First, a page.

Elections, voting in words a kid can understand
The vocabulary and idiosyncrasies that surround voting and the election process are difficult for adults to grasp. In America Votes: How Our President is Elected, Linda Granfield explains the whole process in words any fifth grader will understand.
The vocabulary and idiosyncrasies that surround voting and elections -- who can run for president, how the electoral process works, the history of voting rights, and much more -- make it difficult to know for sure on what level many young students grasp the significance of the concepts.
This 2004 interview highlights what "America Votes: How Our President is Elected" has to offer.
In the book, published by Kids Can Press just in time for this year's presidential election, author Linda Granfield (see her Web site) has broken down the election and voting processes into manageable chunks. The book, America Votes: How Our President is Elected, presents 29 two-page spreads that cover a wide range of topics -- from who can vote and the president's job to campaign finance and third parties.
Education World recently chatted with Granfield about her motivation for writing the book, the special vocabulary that surrounds voting and elections, and her favorite teaching activities related to those important concepts.
Education World: Why did you want to write a book for kids on the subject of elections and voting?
Linda Granfield:I wanted a chance to really dig around in history and find the interesting tidbits that would make the concepts of voting and elections inviting for readers who are too young to grasp the technical aspects or even actually vote, but not too young to get involved. I still had questions myself about elections; for instance, I didn't understand the Electoral College and couldn't find adult friends who did. It was time for me to bone up on my own knowledge of how and why I could vote, and then pass that information along to my children and other future voters.
EW:America Votes does a nice job of presenting concepts tied to elections and voting by connecting those concepts to kids' everyday experiences.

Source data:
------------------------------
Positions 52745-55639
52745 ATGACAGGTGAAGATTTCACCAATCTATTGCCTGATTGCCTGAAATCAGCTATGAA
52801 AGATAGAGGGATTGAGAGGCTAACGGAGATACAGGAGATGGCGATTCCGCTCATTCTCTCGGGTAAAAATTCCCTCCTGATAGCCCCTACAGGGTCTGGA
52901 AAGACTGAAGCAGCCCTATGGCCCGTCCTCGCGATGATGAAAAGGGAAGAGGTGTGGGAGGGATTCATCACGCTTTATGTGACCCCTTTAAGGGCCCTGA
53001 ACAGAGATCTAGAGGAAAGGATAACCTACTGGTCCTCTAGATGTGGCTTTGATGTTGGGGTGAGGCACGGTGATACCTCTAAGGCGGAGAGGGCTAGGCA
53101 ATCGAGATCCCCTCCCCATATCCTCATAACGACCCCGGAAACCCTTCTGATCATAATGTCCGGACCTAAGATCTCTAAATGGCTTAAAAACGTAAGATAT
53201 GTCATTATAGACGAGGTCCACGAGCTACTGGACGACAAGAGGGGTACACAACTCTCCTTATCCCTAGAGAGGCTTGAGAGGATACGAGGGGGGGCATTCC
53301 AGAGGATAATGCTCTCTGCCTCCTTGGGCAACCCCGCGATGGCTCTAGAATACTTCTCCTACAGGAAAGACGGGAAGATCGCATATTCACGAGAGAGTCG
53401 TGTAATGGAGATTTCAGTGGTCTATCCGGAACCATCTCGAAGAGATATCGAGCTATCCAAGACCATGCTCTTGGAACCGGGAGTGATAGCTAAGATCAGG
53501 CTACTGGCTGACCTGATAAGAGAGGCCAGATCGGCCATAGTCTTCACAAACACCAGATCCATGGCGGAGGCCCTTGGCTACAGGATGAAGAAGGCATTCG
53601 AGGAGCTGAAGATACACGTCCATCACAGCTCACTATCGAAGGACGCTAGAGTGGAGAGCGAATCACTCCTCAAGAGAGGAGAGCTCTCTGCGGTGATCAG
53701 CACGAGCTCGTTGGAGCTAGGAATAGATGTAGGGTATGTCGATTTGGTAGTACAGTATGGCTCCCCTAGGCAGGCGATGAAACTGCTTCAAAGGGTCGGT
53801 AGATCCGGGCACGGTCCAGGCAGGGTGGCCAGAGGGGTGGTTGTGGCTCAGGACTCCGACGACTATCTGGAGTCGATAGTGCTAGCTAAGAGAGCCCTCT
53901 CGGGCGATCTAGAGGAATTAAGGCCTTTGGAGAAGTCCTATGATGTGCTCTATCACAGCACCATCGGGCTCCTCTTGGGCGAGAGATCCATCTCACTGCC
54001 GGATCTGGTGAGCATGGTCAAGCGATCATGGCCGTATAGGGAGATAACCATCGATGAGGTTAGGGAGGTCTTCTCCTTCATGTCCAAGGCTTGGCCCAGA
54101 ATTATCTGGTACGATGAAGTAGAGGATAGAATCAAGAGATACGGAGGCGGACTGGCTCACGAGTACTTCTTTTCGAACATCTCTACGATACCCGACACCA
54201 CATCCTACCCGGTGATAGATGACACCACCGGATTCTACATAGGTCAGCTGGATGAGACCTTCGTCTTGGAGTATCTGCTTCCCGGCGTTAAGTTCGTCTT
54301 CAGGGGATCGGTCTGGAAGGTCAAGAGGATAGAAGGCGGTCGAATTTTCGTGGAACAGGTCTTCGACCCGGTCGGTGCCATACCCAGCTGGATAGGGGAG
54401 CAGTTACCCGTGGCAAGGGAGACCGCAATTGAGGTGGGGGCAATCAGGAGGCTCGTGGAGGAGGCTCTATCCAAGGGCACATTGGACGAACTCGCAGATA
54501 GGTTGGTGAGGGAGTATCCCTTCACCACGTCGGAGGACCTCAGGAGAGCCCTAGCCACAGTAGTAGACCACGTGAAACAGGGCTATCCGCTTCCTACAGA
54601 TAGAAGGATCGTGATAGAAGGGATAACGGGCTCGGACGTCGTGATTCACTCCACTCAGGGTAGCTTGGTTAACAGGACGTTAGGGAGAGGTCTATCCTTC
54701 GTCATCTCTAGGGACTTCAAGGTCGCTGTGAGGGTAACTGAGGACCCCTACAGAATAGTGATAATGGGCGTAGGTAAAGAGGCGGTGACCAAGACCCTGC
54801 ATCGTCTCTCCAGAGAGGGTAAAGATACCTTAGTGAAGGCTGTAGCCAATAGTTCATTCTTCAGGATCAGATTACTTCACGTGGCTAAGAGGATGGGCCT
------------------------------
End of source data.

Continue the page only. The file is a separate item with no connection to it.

Granfield:I really was surprised by and enjoyed finding the connections between food and voting. Elections may not be a part of a kid's daily experience, but food certainly is! Gigantic election cakes, candidates' favorite recipes printed at election time (the Bush family's chocolate chip versus the Kerry family's pumpkin cookies), and even "rubber chicken dinners" became yummy snapshots of history, candidates' personalities, and media relations that kids could identify with. Hmmfood for thought?
EW:Clearly, you had fun introducing the vocabulary that surrounds voting and elections.
Granfield:Until I was working on America Votes, I'd never realized how many animals were involved in election lingo! Not just donkeys and elephants, either. The barnyard imagery that came to mind with lame ducks and sacrificial lambs provided both information and chuckles I couldn't resist putting into the section called "Animal Farm."
I also enjoy imagining our candidates dressed in white Roman togas while debating the issues on television; the word "candidate" comes from the Latin word for "clothed in white." A Roman candidate's white gown let people know he was running for office. Only men could run for office.
EW:In writing this book, why did you feel it was important to include background information that puts an individual's right to vote in historical perspective?
Granfield:Different groups of people in our society have received the right to vote at different times in our history. It's hard to believe that some people in the world still do not have the right to vote. By including the background information about the struggle of each American group -- women, African Americans, our native peoples, and others -- I hope kids will see that much sacrifice and dedication have gone into making it so very easy and safe for us all to vote today. Like those who struggled to gain us our voting rights, we have a voice that can and should be heard by our government. We are all part of the voting-timeline of history.
EW:Have you a favorite hands-on activity for teaching about elections -- an activity from your book or one that you'd love to share with teachers? An activity they can use to teach a concept, or one that's just for fun?
Granfield:Rap is so popular and a shared favorite activity of so many kids. Class musicians and poets can work together to come up with a rap that deals with one aspect of elections -- maybe the new look the kids think a candidate needs. A new hair style, more trendy clothes, a tattoo?
My favorite activity: posters for political parties and candidates blossom all over during an election, and then they disappear after Election Day. But it would be great if we drove down our city streets and saw posters in the front windows of homes that declare "Hooray, We're Voting Today" or "Yes, We're Voting -- Are You?" or "We're Proud to Say Our Family Voted!!" A super project for the budding artists who will be our future voters. This could be a family project as well.
This e-interview with Linda Granfield is part of the Education World Wire Side Chat series. Click here to see other articles in the series.
Article by Gary Hopkins
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